On April 29, Remake, in collaboration with conscious fashion marketplace Galerie.LA, water-saving denim line Triarchy and leading sustainable fashion podcast Conscious Chatter, co-hosted the Los Angeles debut of Wear Your Values, the event circuit Remake tours around the world to turn fashion into a force for good.
The Wear Your Values sustainable pop-up shop and panel was held in an interactive space in ROW DTLA, a multi-use development where retailers, restaurants and offices are replacing the former American Apparel factory lot. ROW DTLA houses fashion brands such as Splendid and soon the Adidas Los Angeles HQ.
Talking about sustainable fashion next to some of the world’s biggest brands? Kind of revolutionary, isn’t it? The location matched the revolutionary tone of the panel conversation, moderated by Kestrel Jenkins, a slow fashion advocate who hosts the Conscious Chatter podcast. Kestrel asked each of the panelists to share their “woke” moments to make fashion do more good.
Ayesha, founder of Remake started off:
“The story of how our clothes are made is not new. We all know the story of sweatshops and the impact on our planet. But I have to apologize for us activists, because we’ve been telling you the story all wrong. Shaming you with how awful the fashion industry is but giving you little in terms of practical ways to be a part of the solution.”
Ayesha was describing the fleeting headlines, reporting that captures awful disasters such as the fall of Rana Plaza, where there was little direction on what everyday shoppers who care could actually do.
“Which is why I thought there was a space in this market to remake connections: woman to woman, maker to shopper. I founded Remake to put a human face to our clothes, so you can see yourself in the narrative of the people who make our clothes. I hope our stories can move you to buy better.”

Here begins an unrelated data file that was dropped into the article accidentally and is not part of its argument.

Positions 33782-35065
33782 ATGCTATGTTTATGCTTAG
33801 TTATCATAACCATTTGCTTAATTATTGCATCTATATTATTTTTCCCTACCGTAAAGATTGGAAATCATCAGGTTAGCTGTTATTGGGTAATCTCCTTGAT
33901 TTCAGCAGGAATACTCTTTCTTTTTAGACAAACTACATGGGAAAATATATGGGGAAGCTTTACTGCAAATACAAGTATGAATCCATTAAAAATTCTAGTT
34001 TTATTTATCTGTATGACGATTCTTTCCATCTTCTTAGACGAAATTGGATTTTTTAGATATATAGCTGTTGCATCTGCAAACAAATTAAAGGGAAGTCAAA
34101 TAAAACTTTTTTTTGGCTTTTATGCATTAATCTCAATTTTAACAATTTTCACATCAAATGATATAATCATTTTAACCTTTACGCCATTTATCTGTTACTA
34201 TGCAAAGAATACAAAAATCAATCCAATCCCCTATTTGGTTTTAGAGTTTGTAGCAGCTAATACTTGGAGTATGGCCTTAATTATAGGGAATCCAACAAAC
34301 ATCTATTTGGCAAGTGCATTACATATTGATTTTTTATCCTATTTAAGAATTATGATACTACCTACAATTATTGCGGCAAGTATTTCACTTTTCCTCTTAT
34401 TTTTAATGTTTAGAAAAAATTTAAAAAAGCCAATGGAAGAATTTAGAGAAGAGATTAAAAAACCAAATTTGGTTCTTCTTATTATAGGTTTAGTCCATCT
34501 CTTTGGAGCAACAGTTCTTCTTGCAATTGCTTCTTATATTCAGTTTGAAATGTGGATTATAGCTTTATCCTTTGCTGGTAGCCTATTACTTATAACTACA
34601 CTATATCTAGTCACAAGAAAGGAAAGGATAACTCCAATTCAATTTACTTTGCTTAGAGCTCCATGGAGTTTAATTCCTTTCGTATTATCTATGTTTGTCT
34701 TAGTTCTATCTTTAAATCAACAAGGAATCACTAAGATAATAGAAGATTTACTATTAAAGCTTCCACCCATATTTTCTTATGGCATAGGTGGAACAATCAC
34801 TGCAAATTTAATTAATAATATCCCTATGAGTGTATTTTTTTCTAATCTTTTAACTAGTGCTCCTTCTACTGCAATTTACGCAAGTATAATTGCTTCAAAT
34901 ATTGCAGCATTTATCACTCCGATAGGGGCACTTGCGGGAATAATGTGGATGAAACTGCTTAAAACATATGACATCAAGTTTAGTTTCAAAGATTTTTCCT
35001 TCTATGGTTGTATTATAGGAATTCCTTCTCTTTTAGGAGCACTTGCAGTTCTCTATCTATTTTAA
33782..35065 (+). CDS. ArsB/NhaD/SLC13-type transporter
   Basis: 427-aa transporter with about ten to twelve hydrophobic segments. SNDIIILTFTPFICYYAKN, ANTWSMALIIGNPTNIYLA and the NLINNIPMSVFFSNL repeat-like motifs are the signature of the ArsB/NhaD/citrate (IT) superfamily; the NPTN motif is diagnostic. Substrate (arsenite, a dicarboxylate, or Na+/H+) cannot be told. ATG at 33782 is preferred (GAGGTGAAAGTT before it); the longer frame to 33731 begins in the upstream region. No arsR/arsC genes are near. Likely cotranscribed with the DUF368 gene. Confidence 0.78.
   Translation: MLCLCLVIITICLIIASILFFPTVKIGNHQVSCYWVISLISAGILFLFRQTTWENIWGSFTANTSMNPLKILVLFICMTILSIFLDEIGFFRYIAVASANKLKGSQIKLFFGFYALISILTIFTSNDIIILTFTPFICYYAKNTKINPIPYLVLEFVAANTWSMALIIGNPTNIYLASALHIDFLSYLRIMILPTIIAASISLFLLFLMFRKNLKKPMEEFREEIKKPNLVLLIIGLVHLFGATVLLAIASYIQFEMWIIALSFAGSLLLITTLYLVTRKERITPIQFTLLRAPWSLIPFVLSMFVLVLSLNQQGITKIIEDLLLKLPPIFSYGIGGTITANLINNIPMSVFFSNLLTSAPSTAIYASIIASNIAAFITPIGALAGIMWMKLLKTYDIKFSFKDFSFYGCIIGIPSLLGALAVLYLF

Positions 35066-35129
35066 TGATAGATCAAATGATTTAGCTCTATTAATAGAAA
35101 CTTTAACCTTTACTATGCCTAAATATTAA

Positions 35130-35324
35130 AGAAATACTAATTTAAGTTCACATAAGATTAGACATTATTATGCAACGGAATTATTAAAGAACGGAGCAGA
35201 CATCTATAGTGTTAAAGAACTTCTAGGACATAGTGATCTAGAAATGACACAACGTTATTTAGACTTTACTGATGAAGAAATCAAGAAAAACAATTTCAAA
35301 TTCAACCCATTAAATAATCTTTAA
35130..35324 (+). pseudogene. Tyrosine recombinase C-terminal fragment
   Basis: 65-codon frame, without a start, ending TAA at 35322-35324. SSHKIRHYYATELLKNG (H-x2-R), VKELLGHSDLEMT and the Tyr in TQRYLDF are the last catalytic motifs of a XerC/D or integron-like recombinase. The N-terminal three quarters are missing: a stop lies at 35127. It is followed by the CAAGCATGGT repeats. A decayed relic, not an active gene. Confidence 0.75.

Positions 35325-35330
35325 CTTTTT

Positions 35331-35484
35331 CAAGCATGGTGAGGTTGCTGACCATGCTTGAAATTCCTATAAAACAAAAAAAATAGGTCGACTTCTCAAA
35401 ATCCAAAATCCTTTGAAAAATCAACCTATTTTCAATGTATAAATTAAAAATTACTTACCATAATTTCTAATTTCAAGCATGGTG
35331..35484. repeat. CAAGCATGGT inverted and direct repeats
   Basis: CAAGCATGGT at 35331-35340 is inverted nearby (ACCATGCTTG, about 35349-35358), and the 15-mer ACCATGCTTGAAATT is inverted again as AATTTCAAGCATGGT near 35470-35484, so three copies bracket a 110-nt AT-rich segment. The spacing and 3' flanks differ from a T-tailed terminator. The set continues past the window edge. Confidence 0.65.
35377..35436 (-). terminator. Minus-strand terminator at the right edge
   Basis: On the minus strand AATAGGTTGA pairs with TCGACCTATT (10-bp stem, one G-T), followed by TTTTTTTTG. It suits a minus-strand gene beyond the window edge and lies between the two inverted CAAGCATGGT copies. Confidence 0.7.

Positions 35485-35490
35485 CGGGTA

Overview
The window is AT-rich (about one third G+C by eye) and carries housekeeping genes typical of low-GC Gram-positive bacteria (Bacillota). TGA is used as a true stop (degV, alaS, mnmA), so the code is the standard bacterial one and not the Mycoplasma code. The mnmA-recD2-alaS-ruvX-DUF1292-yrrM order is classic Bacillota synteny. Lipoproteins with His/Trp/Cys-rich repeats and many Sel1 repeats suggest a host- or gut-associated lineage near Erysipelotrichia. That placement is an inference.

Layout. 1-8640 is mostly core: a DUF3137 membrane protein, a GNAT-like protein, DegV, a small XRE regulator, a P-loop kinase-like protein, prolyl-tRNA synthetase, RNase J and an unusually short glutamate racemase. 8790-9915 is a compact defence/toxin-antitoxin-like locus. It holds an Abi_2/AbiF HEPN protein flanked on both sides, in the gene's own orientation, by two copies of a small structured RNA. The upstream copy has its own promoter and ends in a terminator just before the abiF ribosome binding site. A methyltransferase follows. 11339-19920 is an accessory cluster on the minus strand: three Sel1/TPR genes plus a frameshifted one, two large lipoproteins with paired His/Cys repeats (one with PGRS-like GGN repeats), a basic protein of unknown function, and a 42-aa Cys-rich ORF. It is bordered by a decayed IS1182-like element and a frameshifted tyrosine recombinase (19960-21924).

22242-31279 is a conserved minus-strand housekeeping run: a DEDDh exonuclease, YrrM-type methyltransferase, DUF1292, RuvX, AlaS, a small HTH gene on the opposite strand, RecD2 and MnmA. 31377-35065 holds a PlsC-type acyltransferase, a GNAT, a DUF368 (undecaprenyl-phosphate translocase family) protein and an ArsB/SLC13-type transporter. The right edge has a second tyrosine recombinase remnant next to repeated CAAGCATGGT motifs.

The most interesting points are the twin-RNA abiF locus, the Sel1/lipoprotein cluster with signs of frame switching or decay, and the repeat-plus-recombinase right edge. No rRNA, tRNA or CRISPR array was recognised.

Dechel founder of Galerie.LA continued with her woke story:
“Remake encourages us to ‘wear your values’ and at Galerie.LA we’re all about ‘shopping your values.’ I was a celebrity stylist for many years, and then became a conscious consumer. I couldn’t find the brands I wanted to wear and support that also supported my values.”
Dechel described our growing ability to support beautifully made local brands or brands who support artisans and preserve their culture and history through design.
“You can value these things and wear them. So it’s not about chasing after the latest trends, but establishing a strong personal style that’s independent of those winds.”
Adam, Creative Director of Triarchy denim ran a conventional denim brand for a few years until it became obvious to him and his sibling team how wasteful traditional denim is. Triarchy went offline for a year and redeveloped as a low water consuming, sustainable brand. They also launched their luxe Atelier line which is made entirely of repurposed denim. It’s their mission to shine a light on ways to make denim responsibly:
“What I’ve loved seeing since we’ve done this whole re-brand is that people gravitate towards it. I think that a lot of times, when people get the facts behind their garments it kind of shocks them, and then that gives way to new consumption habits.”
Prior to the panel, visitors enjoyed a pop-up of 12 unique sustainable brands including Ziran and MATE the Label. They also toured the 1,200 sqft interactive space, featuring videos sponsored by Remake and Beyond the Label and other immersive and educative installations.
Triarchy storied their production process in 3D, showing inspiration to final product through touchable denim moments. Social Clothing, a brand who hand paints activist statements on upcycled jackets, did live painting while displaying their values-driven line.
The SnapBar sponsored a very fun selfie experience where Remake Ambassadors and guests got silly striking a pose.
Our first activation of Wear Your Values in Los Angeles united all layers of our movement from education and dialogue to a shoppable ethical fashion experience.
Guests came away with facts the fashion industry didn’t want them to know and practical ways to #wearyourvalues.
The event closed out Fashion Revolution Week, a week when fashion enthusiasts worldwide come together to commemorate the 2013 Rana Plaza factory collapse in Bangladesh, where 1,134 men and women lost their lives. Each year during this week, the deadliest garment factory accident in history we ask our favorite brands #whomademyclothes?